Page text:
Many students are preparing to return to in person schooling and after a year and a half of psychologically traumatizing turmoil, it is essential that parents and teachers (and learners) are given additional learning tools.
I am more and more interested in viewing and studying learning from a holistic perspective and I am convinced that this approach is how we are going to create successful lifelong learners.
Rest and Relax:
Whether it is meditation, sleeping, or just walking through a forest, relaxation is a major factor in learning. Sounds contradictory, right? There are a few holistic ways of looking at the reasons relaxing helps learning. From an emotional standpoint, you learn much better when your nervous system is using the parasympathetic pathways. This is nicknamed "rest and digest" which I think is the perfect name! When your nervous system and mind are calm and relaxed, you are much better at processing new information. From a brains science perspective, diffuse mode thinking is an essential way that our brains process information. Diffuse thinking is a concept I first learned about from Barbara Oakley, a learning researcher and professor of Engineering. Diffuse thinking is extremely important in learning because our brains make the most connections when they are in diffuse mode. Diffuse mode is when your imagination can run free yet make connections about all the new information you just learned and attach it to the information you already know. Cool, right?
Some things you can do:
- Walk barefoot on grass
- Go be in nature
- Jump on a trampoline
- Get acupuncture
- Do yoga
We all know that once school starts, all the rapidly moving parts can feel overwhelming. One way that I like to prepare for school starting is to get organized ahead of time. Now unless your student has some really advanced executive functioning skills, they are probably going to need your help. Everyone organizes their school work differently, but this is how I have always done it (and it worked out really well for me!). I chose a color for each subject and bought both a notebook and a folder in each color. For example, math was always red, science was always green, English was blue, Foreign language was yellow, and any additional classes were orange, black, or purple. Not only did this help me stay organized, but if I had block classes in which I only had three classes per day, then I was never confused about which notebook I had to bring on which day. The colors helped me immensely that I went on to use this strategy in college!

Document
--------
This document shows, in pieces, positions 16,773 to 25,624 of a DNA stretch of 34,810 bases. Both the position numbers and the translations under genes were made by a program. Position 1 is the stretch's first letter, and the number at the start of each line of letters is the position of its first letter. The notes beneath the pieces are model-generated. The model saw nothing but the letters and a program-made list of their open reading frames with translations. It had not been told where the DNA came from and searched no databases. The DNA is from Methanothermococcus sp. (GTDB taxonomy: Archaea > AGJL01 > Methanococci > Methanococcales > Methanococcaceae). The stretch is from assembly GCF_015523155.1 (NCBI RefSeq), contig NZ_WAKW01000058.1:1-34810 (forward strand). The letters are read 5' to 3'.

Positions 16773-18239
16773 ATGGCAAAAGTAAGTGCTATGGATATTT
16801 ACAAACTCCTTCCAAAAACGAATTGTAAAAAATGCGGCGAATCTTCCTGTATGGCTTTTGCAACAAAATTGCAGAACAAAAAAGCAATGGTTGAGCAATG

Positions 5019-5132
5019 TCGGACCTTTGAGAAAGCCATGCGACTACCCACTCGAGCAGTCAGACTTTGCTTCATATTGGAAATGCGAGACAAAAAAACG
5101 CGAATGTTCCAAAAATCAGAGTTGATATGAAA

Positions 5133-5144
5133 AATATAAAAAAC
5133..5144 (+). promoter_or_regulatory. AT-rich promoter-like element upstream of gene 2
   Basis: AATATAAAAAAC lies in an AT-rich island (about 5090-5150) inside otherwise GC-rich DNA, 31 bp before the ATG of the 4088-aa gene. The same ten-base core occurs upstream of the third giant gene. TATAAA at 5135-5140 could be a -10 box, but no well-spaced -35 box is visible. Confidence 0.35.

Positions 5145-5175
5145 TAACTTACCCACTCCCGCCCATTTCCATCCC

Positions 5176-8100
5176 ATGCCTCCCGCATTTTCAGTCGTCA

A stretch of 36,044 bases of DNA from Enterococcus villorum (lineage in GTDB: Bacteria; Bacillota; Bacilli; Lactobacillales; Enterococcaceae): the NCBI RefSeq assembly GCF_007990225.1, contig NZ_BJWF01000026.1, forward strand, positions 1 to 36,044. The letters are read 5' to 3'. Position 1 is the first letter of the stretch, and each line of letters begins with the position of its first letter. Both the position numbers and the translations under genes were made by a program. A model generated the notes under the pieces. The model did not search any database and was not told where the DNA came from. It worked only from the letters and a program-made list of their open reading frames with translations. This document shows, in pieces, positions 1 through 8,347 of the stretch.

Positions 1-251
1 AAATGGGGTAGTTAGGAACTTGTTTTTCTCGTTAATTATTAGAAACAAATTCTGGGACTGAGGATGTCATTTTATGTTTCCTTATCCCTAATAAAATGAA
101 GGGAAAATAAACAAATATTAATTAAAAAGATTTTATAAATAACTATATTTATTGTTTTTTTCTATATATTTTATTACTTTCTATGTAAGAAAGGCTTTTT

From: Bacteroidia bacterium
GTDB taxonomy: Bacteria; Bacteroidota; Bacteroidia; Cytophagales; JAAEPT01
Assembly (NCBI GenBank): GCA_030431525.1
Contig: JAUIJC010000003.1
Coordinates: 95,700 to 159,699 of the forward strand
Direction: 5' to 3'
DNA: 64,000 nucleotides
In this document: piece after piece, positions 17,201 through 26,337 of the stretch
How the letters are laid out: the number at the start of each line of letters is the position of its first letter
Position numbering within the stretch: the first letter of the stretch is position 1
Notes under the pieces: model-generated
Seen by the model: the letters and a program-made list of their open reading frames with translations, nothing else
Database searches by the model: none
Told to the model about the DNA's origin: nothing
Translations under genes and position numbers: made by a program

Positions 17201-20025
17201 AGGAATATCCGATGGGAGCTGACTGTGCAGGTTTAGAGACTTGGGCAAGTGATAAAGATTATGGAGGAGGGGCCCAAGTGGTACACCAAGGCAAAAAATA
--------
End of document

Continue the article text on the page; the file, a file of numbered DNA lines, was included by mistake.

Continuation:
Another part of getting organized is making sure you have a planner. This could be an entire blogpost in itself, but I will start with this: GET A PLANNER ASAP. If you are a parent and you have a kiddo with some attentional challenges, I highly recommend either the Work Smart Academic Planner or the Seeing My Time planner.
Planning ahead starts with getting a large calendar for your student. Seriously. I used to use a whiteboard calendar but now I just use a giant monthly paper calendar. Plan out the month ahead of time and keep the calendar in plain sight!
If teachers send their syllabus ahead of the first day of school, make sure to put all the important dates on the monthly calendar. This saved me so many times in college and it will work in middle and high school, too. Just make sure you write in pencil since teachers often adjust their schedule throughout the year.
I hope you found these tips useful. If you have any questions or comments, please leave them below.